Sniper, The (1952)

Sniper, The (1952)

“There’s a maniac on the loose, and the police seem helpless!”

A mentally disturbed laundry delivery man (Arthur Franz) fantasizes about — and then carries out — repeated sniper-murders of women, including a sympathetic pianist (Marie Windsor). Can a pair of detectives (Adolphe Menjou and Gerald Mohr) solve the mystery of the sniper before even more victims are lost?

Genres, Themes, Actors, and Directors:

  • Adolphe Menjou Films
  • Detectives and Private Eyes
  • Edward Dmytryk Films
  • Marie Windsor Films
  • Serial Killers

It’s a shame this atmospherically filmed psycho-noir thriller — directed by Edward Dmytryk — takes such a heavy-handed and didactic approach to its material, given the inherently dramatic nature of the storyline and protagonist. Franz is presented as a starkly ill young veteran who’s aware enough of his own psychological problems to burn his hand in an attempt to seek help, yet is dismissed without support, and thus left to his brutal rampage.

This early plea mitigates his guilt, making it especially hard for us to watch his sociopathic actions as he brutally tracks down one woman after the other. The men in charge of searching out “the sniper” are frustratingly incompetent as well — a police line-up scene is especially poorly written — leading us to simply watch the proceedings with increasing dread. With that said, Burnett Guffey’s cinematography is stellar and the location-shooting is highly effective, making this a visual treat but a narrative disappointment.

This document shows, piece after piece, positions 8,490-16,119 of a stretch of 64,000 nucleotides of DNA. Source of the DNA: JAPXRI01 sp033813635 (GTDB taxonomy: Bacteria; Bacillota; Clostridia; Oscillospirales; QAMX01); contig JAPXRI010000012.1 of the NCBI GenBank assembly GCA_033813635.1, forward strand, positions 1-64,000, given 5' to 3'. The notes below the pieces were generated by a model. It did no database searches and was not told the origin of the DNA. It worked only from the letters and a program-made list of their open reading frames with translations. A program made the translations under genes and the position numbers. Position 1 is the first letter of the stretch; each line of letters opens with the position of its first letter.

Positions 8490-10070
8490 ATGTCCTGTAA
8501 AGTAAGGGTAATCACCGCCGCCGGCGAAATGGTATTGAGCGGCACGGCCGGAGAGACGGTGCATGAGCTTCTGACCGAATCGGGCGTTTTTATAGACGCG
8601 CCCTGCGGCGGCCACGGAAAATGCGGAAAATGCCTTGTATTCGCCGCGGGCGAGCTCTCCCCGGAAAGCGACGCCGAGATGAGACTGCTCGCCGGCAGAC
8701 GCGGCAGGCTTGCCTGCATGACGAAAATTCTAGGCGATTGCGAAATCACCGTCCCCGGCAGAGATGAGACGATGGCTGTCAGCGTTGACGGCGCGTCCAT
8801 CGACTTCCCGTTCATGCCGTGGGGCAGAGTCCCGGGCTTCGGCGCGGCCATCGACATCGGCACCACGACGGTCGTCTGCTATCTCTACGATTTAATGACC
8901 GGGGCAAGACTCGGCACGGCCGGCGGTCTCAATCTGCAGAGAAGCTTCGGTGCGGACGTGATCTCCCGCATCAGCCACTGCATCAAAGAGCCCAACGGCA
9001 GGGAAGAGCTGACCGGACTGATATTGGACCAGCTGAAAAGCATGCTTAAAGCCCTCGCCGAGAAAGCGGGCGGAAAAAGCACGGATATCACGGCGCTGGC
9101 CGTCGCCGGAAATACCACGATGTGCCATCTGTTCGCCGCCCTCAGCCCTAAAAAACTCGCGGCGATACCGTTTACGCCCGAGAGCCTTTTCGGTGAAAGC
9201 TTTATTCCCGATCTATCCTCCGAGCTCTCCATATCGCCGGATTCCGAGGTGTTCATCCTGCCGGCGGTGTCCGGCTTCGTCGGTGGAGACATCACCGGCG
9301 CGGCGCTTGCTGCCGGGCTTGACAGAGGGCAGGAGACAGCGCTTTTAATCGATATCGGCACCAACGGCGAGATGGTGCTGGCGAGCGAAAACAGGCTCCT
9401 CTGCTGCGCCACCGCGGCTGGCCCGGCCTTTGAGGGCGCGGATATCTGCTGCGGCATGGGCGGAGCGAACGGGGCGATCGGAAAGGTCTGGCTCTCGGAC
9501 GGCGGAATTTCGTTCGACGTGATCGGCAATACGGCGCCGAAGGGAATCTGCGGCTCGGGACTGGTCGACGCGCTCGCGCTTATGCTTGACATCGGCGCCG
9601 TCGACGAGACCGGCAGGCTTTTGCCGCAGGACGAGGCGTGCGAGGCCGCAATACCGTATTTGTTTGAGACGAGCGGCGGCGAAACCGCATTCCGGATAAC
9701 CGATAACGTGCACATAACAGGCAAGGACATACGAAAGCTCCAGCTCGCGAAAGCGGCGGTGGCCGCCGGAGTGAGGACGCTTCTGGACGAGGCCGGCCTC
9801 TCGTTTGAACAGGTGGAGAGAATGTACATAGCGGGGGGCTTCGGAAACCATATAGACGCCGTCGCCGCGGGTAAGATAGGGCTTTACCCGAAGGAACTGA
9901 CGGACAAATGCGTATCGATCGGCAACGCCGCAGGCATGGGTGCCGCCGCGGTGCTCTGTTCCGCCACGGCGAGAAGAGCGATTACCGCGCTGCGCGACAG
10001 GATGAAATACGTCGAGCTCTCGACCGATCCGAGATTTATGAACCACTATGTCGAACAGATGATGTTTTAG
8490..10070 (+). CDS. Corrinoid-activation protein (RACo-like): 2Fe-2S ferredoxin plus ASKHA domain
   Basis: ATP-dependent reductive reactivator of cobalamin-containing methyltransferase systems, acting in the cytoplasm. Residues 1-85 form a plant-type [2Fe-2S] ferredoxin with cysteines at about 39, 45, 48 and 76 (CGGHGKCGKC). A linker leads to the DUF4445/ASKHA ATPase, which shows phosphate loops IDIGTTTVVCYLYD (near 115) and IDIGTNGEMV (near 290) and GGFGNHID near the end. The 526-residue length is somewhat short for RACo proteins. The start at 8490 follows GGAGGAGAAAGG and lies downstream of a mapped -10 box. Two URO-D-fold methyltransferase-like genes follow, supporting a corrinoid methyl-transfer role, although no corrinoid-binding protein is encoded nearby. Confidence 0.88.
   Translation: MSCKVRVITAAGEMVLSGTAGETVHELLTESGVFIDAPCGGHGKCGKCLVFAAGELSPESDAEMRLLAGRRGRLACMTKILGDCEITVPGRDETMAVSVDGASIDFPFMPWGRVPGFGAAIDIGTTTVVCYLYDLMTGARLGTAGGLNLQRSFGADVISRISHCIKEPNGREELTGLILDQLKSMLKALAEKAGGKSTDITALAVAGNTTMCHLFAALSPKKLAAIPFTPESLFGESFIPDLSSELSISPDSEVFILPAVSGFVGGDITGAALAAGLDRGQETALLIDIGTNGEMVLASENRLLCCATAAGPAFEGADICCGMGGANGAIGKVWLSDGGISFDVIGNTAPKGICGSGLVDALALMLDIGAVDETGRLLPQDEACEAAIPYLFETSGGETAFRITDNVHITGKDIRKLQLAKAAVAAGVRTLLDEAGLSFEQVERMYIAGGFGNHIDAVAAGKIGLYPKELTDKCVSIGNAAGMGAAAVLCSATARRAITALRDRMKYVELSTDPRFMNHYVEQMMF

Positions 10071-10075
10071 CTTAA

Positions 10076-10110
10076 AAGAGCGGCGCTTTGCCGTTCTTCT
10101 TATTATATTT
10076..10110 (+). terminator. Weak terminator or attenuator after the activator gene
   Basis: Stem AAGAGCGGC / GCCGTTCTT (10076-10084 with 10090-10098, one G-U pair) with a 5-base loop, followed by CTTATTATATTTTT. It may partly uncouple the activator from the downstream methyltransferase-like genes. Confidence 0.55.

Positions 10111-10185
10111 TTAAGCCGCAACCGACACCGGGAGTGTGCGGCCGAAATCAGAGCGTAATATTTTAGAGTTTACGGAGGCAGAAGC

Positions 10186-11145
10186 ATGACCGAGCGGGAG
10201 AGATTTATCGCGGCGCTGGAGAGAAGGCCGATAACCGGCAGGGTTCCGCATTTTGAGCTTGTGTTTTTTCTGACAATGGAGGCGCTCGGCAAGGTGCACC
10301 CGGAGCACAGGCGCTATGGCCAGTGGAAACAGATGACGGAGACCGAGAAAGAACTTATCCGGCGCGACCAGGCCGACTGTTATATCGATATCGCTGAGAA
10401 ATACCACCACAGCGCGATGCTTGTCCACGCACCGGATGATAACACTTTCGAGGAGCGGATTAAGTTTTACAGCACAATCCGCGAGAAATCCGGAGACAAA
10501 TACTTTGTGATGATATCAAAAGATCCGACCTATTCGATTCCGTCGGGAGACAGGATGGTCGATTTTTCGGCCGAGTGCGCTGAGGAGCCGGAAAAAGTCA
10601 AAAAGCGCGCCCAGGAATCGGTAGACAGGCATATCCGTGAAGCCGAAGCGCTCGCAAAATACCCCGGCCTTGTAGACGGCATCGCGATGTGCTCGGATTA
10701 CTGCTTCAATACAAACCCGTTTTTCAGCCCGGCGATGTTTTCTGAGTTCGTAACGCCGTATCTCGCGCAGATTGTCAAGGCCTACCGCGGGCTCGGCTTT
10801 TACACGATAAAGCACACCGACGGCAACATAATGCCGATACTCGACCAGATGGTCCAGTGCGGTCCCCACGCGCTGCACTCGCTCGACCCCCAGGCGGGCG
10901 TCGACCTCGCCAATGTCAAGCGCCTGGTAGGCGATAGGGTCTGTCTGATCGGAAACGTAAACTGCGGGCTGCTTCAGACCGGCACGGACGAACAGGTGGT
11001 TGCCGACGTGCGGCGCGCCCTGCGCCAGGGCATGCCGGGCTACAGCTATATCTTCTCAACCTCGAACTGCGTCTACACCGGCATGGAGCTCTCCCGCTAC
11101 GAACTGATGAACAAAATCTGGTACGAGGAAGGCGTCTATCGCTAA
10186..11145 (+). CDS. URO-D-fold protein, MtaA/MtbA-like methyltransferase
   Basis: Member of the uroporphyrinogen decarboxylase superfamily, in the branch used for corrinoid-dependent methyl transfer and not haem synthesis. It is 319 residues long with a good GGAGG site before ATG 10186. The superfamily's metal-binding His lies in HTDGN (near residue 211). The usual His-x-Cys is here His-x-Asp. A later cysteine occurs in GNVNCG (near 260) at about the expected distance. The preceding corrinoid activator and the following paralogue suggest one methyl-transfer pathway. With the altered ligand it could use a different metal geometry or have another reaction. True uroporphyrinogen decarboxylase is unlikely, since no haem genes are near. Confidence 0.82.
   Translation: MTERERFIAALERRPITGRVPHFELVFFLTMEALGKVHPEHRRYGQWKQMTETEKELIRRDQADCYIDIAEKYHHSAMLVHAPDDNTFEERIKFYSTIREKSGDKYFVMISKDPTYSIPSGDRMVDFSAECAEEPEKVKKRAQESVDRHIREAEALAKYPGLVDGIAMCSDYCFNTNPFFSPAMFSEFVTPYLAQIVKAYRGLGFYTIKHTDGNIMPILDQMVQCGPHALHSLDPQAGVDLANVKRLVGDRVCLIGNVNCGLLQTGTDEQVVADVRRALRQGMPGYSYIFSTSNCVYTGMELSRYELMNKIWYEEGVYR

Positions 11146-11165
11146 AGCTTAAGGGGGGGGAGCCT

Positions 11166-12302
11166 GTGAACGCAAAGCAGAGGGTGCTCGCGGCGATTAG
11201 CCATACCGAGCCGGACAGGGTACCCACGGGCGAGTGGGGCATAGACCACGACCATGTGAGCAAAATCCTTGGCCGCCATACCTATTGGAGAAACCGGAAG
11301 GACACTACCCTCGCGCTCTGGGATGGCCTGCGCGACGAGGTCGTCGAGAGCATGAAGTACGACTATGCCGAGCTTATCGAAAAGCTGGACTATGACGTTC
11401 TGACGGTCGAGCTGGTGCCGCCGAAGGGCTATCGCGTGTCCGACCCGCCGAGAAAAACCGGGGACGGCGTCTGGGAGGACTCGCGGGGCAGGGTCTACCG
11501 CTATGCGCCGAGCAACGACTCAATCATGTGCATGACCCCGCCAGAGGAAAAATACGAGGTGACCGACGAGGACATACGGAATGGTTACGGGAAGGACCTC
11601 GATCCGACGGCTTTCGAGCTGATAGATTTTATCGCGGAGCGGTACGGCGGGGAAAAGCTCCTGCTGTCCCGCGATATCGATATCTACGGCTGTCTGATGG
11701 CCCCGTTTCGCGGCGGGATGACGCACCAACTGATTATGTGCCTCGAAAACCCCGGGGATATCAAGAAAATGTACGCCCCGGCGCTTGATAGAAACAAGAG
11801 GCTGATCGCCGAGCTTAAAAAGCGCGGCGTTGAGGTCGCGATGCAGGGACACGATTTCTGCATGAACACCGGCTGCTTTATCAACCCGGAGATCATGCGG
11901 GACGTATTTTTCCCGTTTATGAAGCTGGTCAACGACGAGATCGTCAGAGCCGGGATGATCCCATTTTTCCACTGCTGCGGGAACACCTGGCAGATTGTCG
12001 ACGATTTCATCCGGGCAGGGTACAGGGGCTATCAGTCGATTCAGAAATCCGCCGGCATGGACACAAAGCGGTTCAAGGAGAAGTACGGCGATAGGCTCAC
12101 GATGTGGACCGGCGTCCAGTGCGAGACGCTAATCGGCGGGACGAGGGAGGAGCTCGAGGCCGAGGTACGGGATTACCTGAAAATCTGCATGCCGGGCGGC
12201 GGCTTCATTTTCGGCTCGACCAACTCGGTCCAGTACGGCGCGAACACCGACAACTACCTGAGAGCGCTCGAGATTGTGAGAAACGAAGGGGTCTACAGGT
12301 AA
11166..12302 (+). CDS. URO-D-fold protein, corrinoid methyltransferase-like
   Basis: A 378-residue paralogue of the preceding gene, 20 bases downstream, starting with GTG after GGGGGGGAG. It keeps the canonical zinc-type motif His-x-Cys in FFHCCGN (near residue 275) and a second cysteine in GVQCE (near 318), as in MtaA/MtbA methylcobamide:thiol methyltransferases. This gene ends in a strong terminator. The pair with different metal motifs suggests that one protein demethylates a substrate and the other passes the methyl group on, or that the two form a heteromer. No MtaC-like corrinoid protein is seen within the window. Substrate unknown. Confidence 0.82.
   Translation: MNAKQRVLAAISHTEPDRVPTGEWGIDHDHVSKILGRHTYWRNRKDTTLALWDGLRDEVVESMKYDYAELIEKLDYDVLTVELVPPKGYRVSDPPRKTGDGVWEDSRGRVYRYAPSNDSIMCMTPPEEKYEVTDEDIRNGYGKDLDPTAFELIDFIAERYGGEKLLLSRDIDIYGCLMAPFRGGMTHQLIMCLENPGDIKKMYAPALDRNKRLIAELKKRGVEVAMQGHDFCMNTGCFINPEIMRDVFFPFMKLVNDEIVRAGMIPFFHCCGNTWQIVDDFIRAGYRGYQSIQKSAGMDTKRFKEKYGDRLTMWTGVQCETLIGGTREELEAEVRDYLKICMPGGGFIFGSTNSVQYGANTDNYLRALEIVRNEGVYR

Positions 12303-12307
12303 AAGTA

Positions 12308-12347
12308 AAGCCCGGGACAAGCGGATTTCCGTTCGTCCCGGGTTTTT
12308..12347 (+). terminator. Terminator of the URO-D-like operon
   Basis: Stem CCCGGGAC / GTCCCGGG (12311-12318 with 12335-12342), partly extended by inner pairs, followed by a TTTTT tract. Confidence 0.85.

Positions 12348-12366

Redeeming Qualities and Moments:

  • Burnett Guffey’s cinematography

  • Excellent location shooting

  • George Antheil’s score

Must See?
No, though it’s worth a one-time look for its better qualities.


2 thoughts on “Sniper, The (1952)

  1. Agreed; not must-see. Strange little thing. Dmytryk does what he can with it but the script, by turns, is forced and clumsy.

  2. ⭐️⭐️⭐️1/2 out of ⭐️⭐️⭐️⭐️

    Crackerjack crime drama is surprisingly sensitive to the mental illness aspects of the lead character and is a plea for helping such individuals before they commit crimes. Franz is excellent as the troubled, disturbed title character, as is everyone else in this fine film. Special mention to Richard Kiley as the police psychiatrist with all the answers but who is not listened to by the powers that be.

    Director Edward Dymytryk was an old pro and does a great job here and the cinematography by Burnett Guffey is also striking.

    Fascinating film but not must see.

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